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Senators Reintroduce ‘Non-Discriminatory’ Bank Ruling

Republican lawmakers want to stop banks with social screens for clients from getting government contracts

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  • Written by  Banking Exchange staff
Senators Reintroduce ‘Non-Discriminatory’ Bank Ruling

Two senators have moved to limit the federal government’s ability to award contracts to banks that apply social policy screens.

Republican senators Kevin Cramer and John Kennedy have reintroduced a bill, called the ‘No Red and Blue Banks Act’, which seeks to prohibit the General Services Administration from working with banks and other financial institutions that avoid conducting business with companies “based solely on social policy considerations”.

“Banks should not be the arbiters of constitutionality,” said Senator Cramer. “Our legislation would ensure financial institutions cannot do business with the federal government if they do not respect the constitutional rights of their customers.”

Many banks have taken action to reduce the amount of business they do with companies known to have a negative effect on social or environmental causes. In 2018, banks including Citi and Bank of America imposed an extra-legal requirement on gun sales made by its partner businesses, citing social concern about gun violence as motivation to act.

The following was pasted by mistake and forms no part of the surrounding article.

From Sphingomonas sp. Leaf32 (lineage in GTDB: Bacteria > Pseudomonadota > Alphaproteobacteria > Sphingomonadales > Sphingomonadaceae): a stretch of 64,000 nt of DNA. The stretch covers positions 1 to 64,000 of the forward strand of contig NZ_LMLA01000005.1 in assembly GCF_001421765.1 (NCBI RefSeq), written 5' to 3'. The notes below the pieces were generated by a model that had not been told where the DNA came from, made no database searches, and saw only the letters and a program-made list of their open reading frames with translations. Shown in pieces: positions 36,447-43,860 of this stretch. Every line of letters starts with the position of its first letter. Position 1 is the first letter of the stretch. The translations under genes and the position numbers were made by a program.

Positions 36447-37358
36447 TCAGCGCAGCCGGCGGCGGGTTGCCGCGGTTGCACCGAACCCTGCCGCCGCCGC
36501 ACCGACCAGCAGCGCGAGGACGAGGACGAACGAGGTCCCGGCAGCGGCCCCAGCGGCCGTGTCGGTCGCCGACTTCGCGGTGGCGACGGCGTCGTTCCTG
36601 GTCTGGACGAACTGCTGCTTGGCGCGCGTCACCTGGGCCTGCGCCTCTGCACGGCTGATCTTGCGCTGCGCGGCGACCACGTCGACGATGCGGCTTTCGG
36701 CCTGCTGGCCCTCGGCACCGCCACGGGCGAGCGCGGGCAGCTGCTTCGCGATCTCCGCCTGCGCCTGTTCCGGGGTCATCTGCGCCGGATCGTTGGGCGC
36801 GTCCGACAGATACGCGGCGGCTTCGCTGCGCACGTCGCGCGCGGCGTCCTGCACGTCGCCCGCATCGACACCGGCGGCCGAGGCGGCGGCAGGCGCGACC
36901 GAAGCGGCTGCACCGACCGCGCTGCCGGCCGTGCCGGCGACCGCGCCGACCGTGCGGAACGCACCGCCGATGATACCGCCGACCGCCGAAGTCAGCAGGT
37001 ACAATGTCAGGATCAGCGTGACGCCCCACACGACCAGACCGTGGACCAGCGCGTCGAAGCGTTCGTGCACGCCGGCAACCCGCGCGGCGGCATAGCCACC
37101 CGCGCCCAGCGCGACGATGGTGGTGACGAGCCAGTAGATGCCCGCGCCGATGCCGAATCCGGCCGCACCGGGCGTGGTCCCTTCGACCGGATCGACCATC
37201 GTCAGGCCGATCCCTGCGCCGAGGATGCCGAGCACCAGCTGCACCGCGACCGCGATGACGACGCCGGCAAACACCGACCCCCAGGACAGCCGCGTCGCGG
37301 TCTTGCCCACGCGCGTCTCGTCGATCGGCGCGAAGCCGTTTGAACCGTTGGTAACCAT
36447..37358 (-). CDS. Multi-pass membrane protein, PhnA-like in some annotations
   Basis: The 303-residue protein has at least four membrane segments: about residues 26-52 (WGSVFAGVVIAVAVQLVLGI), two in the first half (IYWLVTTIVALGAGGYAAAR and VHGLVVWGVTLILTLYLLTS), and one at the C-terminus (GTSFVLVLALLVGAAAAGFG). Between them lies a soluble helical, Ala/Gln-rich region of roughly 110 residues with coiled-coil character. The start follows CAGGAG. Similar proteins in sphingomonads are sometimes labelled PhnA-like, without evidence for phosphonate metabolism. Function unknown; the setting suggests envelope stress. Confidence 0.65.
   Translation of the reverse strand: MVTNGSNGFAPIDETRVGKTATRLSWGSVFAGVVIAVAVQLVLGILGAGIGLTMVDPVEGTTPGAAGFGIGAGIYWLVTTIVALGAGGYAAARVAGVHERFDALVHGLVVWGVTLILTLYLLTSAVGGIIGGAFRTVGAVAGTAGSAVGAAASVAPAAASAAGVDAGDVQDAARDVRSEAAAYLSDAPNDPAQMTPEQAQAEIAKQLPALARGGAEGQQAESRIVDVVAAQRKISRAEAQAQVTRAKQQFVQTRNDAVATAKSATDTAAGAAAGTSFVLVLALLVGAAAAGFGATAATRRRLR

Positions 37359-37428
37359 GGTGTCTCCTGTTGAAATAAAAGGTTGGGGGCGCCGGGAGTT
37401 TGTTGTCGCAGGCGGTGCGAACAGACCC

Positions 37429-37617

However, Senator Kennedy said: “If banks want to become political actors and impose their policy positions on Americans, they shouldn’t get to rake in taxpayer dollars from government contracts. The No Red and Blue Banks Act would block banks that discriminate based on their own political values from profiting off federal contracts.”

Both senators have been working to address what they believe is discriminatory behaviour by large financial institutions. They have also advocated for equal access to financial services offered by big banks, specifically in reference to the energy industry as banks have begun to reduce the amount of business they do with carbon-intensive companies.

Senator Cramer is leading the Fair Access to Banking Act, a bill backed by over 30 senators and a wide array of stakeholders, which would prevent financial service providers from discriminating against “constitutionally-protected industries and law-abiding, credit worthy” businesses.

The bill builds off the Trump Administration’s Fair Access Rule and expands on legislation Senator Cramer introduced last Congress.

The rule subjected the largest banks to scrutiny when they deny services to any customer based on ESG risks.

However, since President Joe Biden took office, he has sought to roll back many of the anti-ESG policies put in place by his predecessor. Last week he signed an executive order empowering regulators to reverse or scrap Trump-era policies that limited sustainable and responsible investment.

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